Diabetes shouldn't stop you from going places. If you plan and prepare well, you can travel knowing that you can manage your diabetes no matter where your travels take you.
Here are some general guidelines for traveling with diabetes.
Carry or wear an ID that lets people know you have diabetes. It's also a good idea carry a note from your doctor about your diabetes care and the medicines you're taking.
If you go through airport security, carry a letter from your doctor stating that you need certain diabetes supplies. Be sure to tell the security agent that you have diabetes and are carrying your supplies. You should check ahead with the airline about any requirements.
Stick to routines as much as possible. This includes the timing of your medications, meals, and exercise.
Plan for time changes. If you'll be crossing two or more time zones, ask your health care team about how to adjust the timing of your meals, medications, and blood sugar testing.
Carry snacks. Include some form of fast-acting sugar because you might not always be able to eat meals on schedule.
Check your blood sugar often. Your activity level, meals, and sleep patterns will change when you're traveling. By checking your blood sugar, you'll find out if you need to make adjustments to your food or medicine.
Take extra care of your feet. Traveling often means walking more than usual. Be sure to take comfortable shoes that provide good support. Pack extra socks so you can keep your feet warm and dry.
Keep your diabetes supplies where you can easily reach them. If you're traveling by air, train, or bus, pack your diabetes supplies in a carry-on bag.
Carry extra supplies. Plan to bring enough supplies to last an extra week beyond your planned stay, and bring a prescription for each item. That way you won't run out if you're not able to get home on schedule. You should also bring along extra batteries for your glucose meter.
Store your insulin properly. Use an insulated container while you're traveling to your destination. A thermal lunch bag works well and is available at most drug stores. When you arrive at your destination, put your unopened insulin in a refrigerator. If you don't have access to a refrigerator, keep unopened insulin as cool as possible (below 80° F) and away from light. Don't store insulin in a freezer.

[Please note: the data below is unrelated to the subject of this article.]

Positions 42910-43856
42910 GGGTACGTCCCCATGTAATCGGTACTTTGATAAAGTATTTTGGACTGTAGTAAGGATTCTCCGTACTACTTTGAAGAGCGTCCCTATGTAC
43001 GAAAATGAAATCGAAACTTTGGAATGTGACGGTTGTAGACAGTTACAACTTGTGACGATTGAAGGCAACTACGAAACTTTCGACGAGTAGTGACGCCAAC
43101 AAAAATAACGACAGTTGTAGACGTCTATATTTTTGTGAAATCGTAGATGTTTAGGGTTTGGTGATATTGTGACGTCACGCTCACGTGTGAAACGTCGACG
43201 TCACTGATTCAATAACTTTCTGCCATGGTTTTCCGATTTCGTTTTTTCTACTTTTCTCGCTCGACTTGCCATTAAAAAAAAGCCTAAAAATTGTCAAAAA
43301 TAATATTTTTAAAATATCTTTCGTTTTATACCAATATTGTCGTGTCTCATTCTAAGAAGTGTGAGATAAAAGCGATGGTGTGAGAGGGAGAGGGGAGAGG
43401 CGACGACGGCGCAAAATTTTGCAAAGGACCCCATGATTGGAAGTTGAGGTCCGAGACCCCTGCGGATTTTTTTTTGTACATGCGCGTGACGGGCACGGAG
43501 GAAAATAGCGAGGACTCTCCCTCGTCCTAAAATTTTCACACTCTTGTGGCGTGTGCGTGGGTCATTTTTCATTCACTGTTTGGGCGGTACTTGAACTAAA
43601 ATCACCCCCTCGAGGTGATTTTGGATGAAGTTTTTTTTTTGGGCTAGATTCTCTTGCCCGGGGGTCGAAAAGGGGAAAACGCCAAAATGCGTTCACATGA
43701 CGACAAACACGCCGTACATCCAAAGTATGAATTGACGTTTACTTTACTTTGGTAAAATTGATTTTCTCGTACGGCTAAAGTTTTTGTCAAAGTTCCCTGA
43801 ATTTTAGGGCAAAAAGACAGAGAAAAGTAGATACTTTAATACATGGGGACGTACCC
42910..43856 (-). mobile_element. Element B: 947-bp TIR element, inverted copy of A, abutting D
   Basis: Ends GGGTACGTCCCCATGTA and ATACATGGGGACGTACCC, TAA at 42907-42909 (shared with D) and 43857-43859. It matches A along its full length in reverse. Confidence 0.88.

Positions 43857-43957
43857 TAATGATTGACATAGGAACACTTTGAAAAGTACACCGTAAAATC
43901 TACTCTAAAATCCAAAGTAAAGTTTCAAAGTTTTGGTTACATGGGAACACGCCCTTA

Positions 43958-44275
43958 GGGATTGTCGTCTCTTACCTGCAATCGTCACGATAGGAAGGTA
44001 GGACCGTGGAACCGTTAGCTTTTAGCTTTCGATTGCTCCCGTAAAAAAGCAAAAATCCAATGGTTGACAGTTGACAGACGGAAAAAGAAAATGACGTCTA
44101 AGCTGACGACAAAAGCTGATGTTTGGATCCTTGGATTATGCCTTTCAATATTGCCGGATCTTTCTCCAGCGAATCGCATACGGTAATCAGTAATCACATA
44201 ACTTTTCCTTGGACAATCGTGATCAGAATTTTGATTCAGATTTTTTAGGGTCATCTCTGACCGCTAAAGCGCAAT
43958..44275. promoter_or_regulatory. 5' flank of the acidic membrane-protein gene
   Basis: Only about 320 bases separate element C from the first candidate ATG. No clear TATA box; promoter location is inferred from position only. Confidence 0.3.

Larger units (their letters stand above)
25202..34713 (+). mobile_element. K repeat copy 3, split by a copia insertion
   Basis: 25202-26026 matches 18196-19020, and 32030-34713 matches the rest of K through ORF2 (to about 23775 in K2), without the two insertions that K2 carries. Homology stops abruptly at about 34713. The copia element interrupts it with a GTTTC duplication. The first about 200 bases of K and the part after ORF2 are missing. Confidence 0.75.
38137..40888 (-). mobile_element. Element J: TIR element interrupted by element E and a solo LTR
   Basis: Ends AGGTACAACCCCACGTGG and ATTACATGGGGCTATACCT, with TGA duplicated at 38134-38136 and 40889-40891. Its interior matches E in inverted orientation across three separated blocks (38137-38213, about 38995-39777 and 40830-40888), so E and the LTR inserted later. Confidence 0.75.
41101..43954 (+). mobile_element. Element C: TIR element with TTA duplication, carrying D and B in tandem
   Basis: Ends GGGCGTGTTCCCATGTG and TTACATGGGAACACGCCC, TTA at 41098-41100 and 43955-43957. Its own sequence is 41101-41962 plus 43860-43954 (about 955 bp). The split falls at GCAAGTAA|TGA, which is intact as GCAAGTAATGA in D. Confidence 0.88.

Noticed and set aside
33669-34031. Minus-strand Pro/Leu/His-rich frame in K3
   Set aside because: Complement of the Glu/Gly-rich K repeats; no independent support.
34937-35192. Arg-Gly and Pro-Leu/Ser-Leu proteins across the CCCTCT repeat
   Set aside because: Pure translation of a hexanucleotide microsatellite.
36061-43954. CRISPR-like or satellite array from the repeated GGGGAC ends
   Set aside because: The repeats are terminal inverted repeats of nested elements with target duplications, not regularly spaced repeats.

Protect your meter and test strips. Depending on where you're going, check with your glucose meter manufacturer to see if extremely high or low outside temperatures will affect your meter readings.
Find out how to get emergency medical help. Carry your insurance ID card in case of a medical emergency. For information about your coverage when traveling in other states or outside the United States, contact Customer Service.
Call our Travel Advisory Service. If you are traveling outside the United States, this service can give you helpful suggestions about taking care of your diabetes while you're in other countries, and let you know of other health-related information about the places you'll be visiting.
Plan well in advance and call your airline early to confirm its policies regarding diabetes medicine and supplies. The Federal Aviation Administration (FAA) has security standards, but some airlines might have stricter rules.
The FAA doesn't have control over international flights. If you're traveling to another country, contact the airline to ask about its rules for diabetes supplies.
If you aren't allowed to board or are faced with any FAA security measures related to your diabetes, contact the FAA Ground Security Commissioner at the departing airport for assistance. If the FAA staff isn't able to help you, contact the Transportation Security Administration (TSA) at 1-866-289-9673.
Contact the American Diabetes Association at 703-549-1500, ext. 2108, to report problems related to diabetes and air travel.